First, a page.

The long wait for the elephants is over.
The Sedgwick County Zoo’s Reed Family Elephants of the Zambezi River Valley exhibit is set to open to the public on Friday with a ribbon-cutting ceremony.
It’s the grand opening of the zoo’s most expensive exhibit. Longtime zoo resident Stephanie and six new elephants from Swaziland will live in the exhibit and the zoo’s elephant barn at the edge of the exhibit.
Some zoo members had the chance to see the new exhibit during a special preview a couple of weeks ago.
“Everyone was very excited to meet the new elephants and see their new home and see Stephanie out and about exploring,” zoo spokeswoman Melissa Graham said.
“We had great attendance, beautiful weather for our member preview days,” she added.
That might not be the case this weekend. Rain is expected parts of Friday and Sunday.
“The entire weekend is going to be busy at different times … depending on what the weather does,” Graham predicted. “But it’s going to be busy.”
As for how the elephants fare in the rain, Graham said “they’re not too fond of it at the moment. We’ve still got to work that out.”
Zoo director Mark Reed, zoo board president Mark DeVries and Sedgwick County Chairman Jim Howell will speak at the ribbon-cutting event.
Months in the making
The zoo has wanted to get more elephants for years, even before longtime pachyderm Cinda died in 2014.
Requirements from the Association of Zoos and Aquariums say the zoos it accredits must have multiple elephants by this September because elephants are a social species.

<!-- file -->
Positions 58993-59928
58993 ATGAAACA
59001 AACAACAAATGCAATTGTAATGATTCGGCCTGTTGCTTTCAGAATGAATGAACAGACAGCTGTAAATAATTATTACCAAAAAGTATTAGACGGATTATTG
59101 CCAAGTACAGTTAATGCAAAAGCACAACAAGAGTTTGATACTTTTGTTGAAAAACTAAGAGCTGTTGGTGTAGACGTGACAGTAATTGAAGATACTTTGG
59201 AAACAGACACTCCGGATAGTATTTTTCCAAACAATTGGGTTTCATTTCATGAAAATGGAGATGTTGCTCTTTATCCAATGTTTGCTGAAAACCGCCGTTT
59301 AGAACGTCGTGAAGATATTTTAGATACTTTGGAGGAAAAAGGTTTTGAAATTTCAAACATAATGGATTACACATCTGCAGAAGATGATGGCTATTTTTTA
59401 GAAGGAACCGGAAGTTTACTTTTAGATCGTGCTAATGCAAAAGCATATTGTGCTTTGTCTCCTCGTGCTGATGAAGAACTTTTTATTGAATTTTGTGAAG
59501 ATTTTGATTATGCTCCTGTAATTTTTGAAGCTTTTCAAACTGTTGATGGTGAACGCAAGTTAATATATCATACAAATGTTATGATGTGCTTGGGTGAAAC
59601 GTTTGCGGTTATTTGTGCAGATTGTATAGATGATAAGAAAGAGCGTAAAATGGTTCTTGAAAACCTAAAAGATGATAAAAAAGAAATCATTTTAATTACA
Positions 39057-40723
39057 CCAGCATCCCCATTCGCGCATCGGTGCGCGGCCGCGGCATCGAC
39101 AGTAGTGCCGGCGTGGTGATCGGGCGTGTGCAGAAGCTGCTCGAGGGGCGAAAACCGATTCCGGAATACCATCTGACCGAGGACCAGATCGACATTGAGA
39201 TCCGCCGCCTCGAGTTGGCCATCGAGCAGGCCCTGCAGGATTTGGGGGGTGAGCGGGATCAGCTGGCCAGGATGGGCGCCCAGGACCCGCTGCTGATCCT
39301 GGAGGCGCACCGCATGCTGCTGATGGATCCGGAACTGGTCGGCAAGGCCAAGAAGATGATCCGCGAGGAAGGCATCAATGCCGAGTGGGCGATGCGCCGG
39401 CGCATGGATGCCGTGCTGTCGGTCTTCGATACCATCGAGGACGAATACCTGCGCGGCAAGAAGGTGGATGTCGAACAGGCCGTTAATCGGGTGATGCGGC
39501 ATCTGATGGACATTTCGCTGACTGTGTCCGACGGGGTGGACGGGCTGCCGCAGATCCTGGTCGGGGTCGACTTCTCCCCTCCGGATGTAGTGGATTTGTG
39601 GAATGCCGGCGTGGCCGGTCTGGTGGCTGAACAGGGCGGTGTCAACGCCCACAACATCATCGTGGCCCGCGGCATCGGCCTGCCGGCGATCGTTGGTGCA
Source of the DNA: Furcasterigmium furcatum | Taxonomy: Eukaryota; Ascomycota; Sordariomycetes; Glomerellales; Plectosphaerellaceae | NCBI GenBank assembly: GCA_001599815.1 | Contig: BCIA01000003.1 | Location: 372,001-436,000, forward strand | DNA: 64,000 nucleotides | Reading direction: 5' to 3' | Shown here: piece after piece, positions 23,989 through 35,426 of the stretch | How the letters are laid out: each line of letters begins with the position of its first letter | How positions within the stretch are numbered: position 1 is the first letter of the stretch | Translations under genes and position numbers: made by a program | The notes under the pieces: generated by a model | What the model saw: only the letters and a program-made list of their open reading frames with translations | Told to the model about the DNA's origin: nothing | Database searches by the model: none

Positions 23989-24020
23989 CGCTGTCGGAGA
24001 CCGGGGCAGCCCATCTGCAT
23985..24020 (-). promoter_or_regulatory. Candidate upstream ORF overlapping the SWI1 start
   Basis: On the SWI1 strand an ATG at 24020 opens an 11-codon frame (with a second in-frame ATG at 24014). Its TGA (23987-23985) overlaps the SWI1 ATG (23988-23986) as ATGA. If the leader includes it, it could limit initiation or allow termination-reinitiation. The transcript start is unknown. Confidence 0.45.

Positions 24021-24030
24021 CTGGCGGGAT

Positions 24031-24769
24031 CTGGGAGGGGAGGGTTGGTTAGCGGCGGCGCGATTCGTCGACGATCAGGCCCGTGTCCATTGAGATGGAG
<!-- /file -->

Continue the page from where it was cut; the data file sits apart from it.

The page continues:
The zoo broke ground on the $10.5 million elephant exhibit in September 2014.
Around the same time, the Dallas Zoo, on behalf of zoos in Wichita and Omaha, applied for permits from the federal government to import elephants from Swaziland, in southern Africa. They publicly announced the partnership in September 2015.
The government approved the import after several months of public comments and scientific review. But an animal-rights group moved to block the transfer, saying elephants don’t belong in zoos because of the physical and mental toll of captivity on elephants.
The zoos went through with the import anyway, and a last-ditch legal motion to stop it was unsuccessful. The elephants arrived at the Sedgwick County Zoo and the other zoos on March 11.
Elephant keepers have worked since then to get the new arrivals acclimated to their new homes.
The AZA’s CEO and Interim President Kris Vehrs will also attend the ribbon-cutting ceremony on Friday. Zoo directors and assistant directors from 35 other zoos will tour the exhibit on June 9.